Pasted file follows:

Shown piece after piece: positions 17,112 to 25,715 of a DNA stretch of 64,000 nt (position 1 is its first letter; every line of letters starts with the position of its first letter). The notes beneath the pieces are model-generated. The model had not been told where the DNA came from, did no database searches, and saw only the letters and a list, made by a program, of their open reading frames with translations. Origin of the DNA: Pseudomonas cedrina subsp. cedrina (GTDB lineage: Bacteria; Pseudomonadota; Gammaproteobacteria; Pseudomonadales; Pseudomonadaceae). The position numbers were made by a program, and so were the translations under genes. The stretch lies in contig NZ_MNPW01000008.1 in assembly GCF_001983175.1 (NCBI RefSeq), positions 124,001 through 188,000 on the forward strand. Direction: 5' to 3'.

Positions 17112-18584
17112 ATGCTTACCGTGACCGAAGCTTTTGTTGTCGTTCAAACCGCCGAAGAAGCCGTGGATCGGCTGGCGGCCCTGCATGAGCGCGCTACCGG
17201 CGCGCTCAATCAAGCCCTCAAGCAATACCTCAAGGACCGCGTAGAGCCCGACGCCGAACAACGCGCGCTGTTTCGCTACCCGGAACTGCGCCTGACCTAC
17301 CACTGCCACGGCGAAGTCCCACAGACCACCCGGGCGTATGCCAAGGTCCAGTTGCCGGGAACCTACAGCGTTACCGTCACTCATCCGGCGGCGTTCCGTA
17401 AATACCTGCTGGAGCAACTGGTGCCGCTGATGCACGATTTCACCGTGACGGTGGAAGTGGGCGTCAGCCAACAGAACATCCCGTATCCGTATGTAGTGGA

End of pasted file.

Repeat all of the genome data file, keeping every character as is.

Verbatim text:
Shown piece after piece: positions 17,112 to 25,715 of a DNA stretch of 64,000 nt (position 1 is its first letter; every line of letters starts with the position of its first letter). The notes beneath the pieces are model-generated. The model had not been told where the DNA came from, did no database searches, and saw only the letters and a list, made by a program, of their open reading frames with translations. Origin of the DNA: Pseudomonas cedrina subsp. cedrina (GTDB lineage: Bacteria; Pseudomonadota; Gammaproteobacteria; Pseudomonadales; Pseudomonadaceae). The position numbers were made by a program, and so were the translations under genes. The stretch lies in contig NZ_MNPW01000008.1 in assembly GCF_001983175.1 (NCBI RefSeq), positions 124,001 through 188,000 on the forward strand. Direction: 5' to 3'.

Positions 17112-18584
17112 ATGCTTACCGTGACCGAAGCTTTTGTTGTCGTTCAAACCGCCGAAGAAGCCGTGGATCGGCTGGCGGCCCTGCATGAGCGCGCTACCGG
17201 CGCGCTCAATCAAGCCCTCAAGCAATACCTCAAGGACCGCGTAGAGCCCGACGCCGAACAACGCGCGCTGTTTCGCTACCCGGAACTGCGCCTGACCTAC
17301 CACTGCCACGGCGAAGTCCCACAGACCACCCGGGCGTATGCCAAGGTCCAGTTGCCGGGAACCTACAGCGTTACCGTCACTCATCCGGCGGCGTTCCGTA
17401 AATACCTGCTGGAGCAACTGGTGCCGCTGATGCACGATTTCACCGTGACGGTGGAAGTGGGCGTCAGCCAACAGAACATCCCGTATCCGTATGTAGTGGA